Today we’re joined by Sandie. Sandie is an incredibly exciting first for Asexual Artists: she’s a professional dancer. Words cannot describe how excited I was to be contacted by a dancer (dance is one of my absolute favorite arts). Sandie has an amazing love for her art, as you’ll see from the interview. She definitely has a dancer’s soul and an incredible love for her art. My thanks to her for taking the time to participate in this interview.
Please, tell us about your art.
I am a professional dancer. I feel as though I come alive when I’m on the stage and using only movements and dance to portray stories and emotions. Dancing helps me express myself so much better than I ever can with words. I’ve trained for years in ballet, contemporary, jazz, tap, commercial, pilates, as well as acting, singing, and the clarsach (Scottish harp). My main focus is jazz or contemporary dance though. I’ve done a few dance jobs since graduating last year, everything from emotional contemporary duets to ensemble and featured dancer in a pitched musical to street performing in the Edinburgh Fringe Festival. Every job I do is completely different, some last an evening, others last weeks. It takes a lot of dedication and perseverance to be a dancer; but it is all worth it when I step on stage.
What inspires you?
I’m inspired by lots of different things. I love to watch other dancers to see how the move and interpret the music, I have learn so much from watching others. When I choreograph I try to take inspiration from many sources; music, emotions, other art, stories. Although it may sound a bit self-centred but I do find I’m inspired by just how far I’ve come, and what I’ve been through to get to this point in my life.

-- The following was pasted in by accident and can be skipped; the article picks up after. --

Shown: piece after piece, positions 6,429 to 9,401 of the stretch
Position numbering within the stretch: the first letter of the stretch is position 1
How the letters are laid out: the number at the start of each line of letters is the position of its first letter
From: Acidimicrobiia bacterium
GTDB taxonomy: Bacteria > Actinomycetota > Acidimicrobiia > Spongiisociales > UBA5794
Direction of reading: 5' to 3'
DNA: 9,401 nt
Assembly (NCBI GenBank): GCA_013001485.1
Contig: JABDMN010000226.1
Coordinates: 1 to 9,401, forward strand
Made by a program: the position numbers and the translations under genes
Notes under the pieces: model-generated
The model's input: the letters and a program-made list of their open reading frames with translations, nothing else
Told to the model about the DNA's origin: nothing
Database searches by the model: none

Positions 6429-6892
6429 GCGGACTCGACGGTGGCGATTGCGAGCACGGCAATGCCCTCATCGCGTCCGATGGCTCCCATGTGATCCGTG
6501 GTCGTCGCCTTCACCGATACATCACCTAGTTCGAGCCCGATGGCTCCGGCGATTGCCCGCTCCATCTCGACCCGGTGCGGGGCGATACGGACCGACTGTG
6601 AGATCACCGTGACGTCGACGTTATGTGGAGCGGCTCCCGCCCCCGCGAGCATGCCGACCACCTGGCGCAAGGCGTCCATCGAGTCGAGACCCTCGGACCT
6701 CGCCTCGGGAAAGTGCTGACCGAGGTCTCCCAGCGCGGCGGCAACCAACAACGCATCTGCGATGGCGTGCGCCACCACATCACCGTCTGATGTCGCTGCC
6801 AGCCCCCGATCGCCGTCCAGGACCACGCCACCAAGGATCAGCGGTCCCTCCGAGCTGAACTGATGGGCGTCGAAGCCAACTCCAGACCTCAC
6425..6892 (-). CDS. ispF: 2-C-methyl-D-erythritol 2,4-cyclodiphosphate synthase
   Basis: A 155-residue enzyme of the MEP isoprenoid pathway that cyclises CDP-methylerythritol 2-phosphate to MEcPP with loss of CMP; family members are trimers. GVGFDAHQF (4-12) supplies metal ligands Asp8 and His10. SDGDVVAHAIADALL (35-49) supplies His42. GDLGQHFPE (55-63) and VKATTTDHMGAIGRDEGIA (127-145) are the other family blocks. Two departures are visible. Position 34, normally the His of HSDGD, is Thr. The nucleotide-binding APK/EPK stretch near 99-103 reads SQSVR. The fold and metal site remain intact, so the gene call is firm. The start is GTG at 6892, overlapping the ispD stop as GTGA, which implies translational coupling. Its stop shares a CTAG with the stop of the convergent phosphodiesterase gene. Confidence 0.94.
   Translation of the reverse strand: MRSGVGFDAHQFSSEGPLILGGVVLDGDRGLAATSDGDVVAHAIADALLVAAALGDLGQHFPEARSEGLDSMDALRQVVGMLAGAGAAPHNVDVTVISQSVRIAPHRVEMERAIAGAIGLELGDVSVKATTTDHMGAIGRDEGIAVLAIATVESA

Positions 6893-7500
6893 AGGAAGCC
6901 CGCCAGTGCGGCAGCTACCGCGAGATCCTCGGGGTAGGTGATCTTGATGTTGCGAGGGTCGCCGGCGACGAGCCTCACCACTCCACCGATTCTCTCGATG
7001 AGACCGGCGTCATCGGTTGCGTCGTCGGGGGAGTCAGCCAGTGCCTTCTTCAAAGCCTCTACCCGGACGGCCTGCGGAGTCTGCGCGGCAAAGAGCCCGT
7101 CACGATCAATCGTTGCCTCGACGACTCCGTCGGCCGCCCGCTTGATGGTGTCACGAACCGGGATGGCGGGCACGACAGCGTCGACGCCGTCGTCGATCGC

What got you interested in your field? Have you always wanted to be an artist?
I’ve always wanted to dance. I went to my first ballet class when I was about 2 ½ years old because I kept walking around on my tip toes and I haven’t stopped dancing since. I started doing more and more classes and performances as I got older but it was only when I got to high school that I realised there was nothing else I would rather do, and I could actually make a career out of dancing. I had a lot of people (teachers and family member mostly) tell me that I should focus on getting a “real job”. Instead of listening to them I spent 2 years in full time training with a semiprofessional ballet company touring ‘Romeo and Juliet’ and ‘Swan Lake’ around Scotland and China. I realised I was never going to be a ballerina so I moved to London to study dance and musical theatre. I have no idea what I would be doing if I wasn’t dancing, it’s all I know and it’s what I love.